Saturday, April 11, 2009
Printsy Interview - Jennifer Schmitt
Born and raised in Massachusetts with a few years' detour in Pennsylvania.
How did you get started in printmaking?
MLee of Etsy had a small workshop at her home, I went and was hooked.
Describe where you work.
I have a baby press (can handle blocks up to 10" x 14") and most of my supplies in the dining area of my apartment. But really my whole apartment is full of art supplies. I have the table that was our breakfast table as a kid and I use that as my work space once I clear off all the mail and books. Yes, it's a multi-use space.
What's your favourite printmaking process?
Hmmmm, I love learning new ones. On Etsy I am primarily a woodcut artist, but I am beginning to shift to solar plates and monoprints, mix in chine collé and mixed media details. I love that you can mix different printmaking techniques to spectacular effect.
What's your creative process for any given print? (eg. sketch first? Pre-planned or free-form?)
I work fairly free-form overall. I plan my blocks before I carve them, but the printing is more intuitive. When I work, I spread out half done prints from previous printing sessions. Then I stare at them all until I get an idea of what would be a good next layer or next color to add on. Some prints get all their layers in one day, some take months until I come up with the right combination. I have a stack of about 50 half done prints right now.
What do you enjoy most about printmaking?
The "ooooooo" moment when you pull the print from the block. You never know exactly what you'll get. It's like a little surprise every time.
I also love that there's so much to learn and try and play with. I'm addicted to beautiful papers too. Mmmmm, gampi.
What's your least favorite part of the process?
Clean-up. That and when the process calls for me to be very precise. I want to rush through the steps and it all becomes a big mess. I'm not patient that way.
What are your inspirations (other artists, people, places, events, etc.)?
Michael Mazur is a huge inspiration in terms of technique and talent. There are so many local artists I admire too - Liz Chalfin and Lousie Kohrman of Zea Mays Studios. Annie Bissett's ability to make political statements and stay true to her art.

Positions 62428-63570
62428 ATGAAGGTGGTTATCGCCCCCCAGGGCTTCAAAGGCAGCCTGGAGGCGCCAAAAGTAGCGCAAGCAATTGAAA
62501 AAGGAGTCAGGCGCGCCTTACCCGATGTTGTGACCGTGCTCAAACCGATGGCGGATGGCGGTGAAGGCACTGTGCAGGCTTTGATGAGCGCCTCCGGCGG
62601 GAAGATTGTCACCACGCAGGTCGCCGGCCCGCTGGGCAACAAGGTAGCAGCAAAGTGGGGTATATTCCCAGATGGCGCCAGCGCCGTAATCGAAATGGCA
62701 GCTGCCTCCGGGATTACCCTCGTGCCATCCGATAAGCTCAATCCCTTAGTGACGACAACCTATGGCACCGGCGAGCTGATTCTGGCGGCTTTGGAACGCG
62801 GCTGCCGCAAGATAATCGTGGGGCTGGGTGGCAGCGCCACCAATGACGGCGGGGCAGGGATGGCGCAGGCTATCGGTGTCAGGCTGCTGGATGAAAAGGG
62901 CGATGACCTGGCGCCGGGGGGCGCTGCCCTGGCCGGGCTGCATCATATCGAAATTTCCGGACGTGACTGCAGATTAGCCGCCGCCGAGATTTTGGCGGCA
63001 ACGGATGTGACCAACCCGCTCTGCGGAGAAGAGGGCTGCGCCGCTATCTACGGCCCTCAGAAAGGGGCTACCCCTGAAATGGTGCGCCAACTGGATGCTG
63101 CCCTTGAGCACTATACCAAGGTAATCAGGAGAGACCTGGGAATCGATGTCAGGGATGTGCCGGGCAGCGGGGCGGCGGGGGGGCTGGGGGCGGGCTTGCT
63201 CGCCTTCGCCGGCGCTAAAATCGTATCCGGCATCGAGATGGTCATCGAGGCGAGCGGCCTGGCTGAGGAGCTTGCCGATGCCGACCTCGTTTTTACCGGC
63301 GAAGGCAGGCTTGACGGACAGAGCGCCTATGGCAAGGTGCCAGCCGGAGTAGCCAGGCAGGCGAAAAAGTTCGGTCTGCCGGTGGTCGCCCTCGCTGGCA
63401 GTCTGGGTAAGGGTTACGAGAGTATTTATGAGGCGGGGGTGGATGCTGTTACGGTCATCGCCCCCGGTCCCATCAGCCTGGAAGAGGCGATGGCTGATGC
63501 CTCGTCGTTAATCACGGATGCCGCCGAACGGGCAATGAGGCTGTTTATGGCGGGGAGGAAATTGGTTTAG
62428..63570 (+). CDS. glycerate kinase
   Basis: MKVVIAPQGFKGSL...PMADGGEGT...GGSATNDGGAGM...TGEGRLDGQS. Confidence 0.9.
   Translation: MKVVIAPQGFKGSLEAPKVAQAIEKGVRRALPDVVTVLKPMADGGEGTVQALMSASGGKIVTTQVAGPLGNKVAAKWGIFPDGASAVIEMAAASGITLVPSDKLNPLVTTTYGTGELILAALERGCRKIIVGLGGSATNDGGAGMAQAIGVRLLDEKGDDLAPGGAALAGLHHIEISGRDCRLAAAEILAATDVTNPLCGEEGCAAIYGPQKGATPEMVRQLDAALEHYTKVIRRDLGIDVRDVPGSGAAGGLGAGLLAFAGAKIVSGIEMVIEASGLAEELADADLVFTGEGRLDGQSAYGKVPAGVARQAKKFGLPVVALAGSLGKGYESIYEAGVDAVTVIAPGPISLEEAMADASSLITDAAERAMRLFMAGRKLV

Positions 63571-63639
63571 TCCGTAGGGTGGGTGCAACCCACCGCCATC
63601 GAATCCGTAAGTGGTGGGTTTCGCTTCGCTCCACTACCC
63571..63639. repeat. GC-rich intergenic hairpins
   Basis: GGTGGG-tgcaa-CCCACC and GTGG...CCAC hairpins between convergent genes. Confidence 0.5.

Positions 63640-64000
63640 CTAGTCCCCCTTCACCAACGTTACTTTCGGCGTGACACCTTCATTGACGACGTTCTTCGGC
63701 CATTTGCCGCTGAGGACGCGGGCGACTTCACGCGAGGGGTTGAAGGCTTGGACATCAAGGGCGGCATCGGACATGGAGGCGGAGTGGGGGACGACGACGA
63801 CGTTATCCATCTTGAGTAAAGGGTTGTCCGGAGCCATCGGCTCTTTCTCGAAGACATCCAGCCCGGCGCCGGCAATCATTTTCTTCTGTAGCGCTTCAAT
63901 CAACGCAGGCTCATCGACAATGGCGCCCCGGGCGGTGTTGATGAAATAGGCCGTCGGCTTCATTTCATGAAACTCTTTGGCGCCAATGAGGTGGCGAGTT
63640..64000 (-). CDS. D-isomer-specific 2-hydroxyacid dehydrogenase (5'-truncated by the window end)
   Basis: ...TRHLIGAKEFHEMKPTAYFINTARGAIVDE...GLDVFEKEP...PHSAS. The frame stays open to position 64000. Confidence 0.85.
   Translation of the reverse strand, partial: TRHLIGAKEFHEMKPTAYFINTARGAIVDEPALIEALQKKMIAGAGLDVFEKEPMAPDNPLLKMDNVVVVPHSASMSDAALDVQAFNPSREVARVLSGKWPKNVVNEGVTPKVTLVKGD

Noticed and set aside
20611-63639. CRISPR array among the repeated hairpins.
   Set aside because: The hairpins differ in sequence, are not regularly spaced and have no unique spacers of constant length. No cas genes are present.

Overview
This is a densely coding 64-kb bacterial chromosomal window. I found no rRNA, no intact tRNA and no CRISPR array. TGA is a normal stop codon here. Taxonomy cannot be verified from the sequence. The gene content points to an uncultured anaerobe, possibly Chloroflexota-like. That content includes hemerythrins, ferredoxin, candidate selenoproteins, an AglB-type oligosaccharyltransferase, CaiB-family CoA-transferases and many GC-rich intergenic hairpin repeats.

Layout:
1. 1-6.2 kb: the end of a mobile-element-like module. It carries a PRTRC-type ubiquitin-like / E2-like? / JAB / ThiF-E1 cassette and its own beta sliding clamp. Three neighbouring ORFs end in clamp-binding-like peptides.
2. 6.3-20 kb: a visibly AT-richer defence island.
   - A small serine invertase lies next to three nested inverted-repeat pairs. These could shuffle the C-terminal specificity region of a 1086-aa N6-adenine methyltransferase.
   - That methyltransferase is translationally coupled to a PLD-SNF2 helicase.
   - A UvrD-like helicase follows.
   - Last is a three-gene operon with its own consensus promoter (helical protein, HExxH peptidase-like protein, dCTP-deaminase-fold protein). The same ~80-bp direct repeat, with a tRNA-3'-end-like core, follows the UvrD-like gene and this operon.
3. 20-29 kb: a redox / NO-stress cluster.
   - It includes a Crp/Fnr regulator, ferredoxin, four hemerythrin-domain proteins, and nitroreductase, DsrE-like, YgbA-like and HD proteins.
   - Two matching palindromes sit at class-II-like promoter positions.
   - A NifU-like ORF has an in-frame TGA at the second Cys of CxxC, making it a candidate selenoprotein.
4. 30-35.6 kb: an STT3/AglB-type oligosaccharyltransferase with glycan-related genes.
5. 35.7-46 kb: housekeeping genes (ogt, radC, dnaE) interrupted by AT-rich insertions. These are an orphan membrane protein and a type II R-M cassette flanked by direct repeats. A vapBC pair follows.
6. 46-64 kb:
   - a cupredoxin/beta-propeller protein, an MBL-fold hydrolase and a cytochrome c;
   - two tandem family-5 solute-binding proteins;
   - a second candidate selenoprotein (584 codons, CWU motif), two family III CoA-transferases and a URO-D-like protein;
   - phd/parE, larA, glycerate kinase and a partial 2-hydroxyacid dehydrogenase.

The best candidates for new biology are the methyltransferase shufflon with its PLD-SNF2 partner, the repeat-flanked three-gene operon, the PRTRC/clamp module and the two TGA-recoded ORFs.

For subject matter, I am inspired by nature, the poetry of Mary Oliver, colonial New England headstones (my town is covered with them and they are carved art pieces too), old family stories, women's traditional crafts being elevated and recognized as true art forms.
How has your work changed and evolved since you started?
I continue to challenge myself and take classes. I started a figure drawing class because I want to be able to include people in my work and I didn't feel like I could draw the human form the way I wanted to. I compose images more thoughtfully, leaving less to luck, while at the same time I try not to think too much and kill the spontaneity of the process. I think the overall change has been in my confidence and desires to work bigger and with more different techniques.
How do you get past creative slumps?
Sometimes I work anyway. I keep posted on my wall the quote "Inspiration happens during work, not before it." Other times I sit back and let myself rest. I have to recharge sometimes and take time to see what new ideas bubble up.
How do you promote your work?
I use Etsy and my website and flickr. I have done a bunch of craft shows where I have a mailing list sign-up and then will send out postcards to past customers of where I'll be next.
Any other comments or advice for others who want to try making hand-pulled prints?
Try whatever method speaks to you. It's so much fun!
Thanks for the interview, Jenn!
PS - for those of you who didn't know, Jennifer was the organizer extraordinaire of the amazing and incredible collaborative work, The Periodic Table Printmaking Project.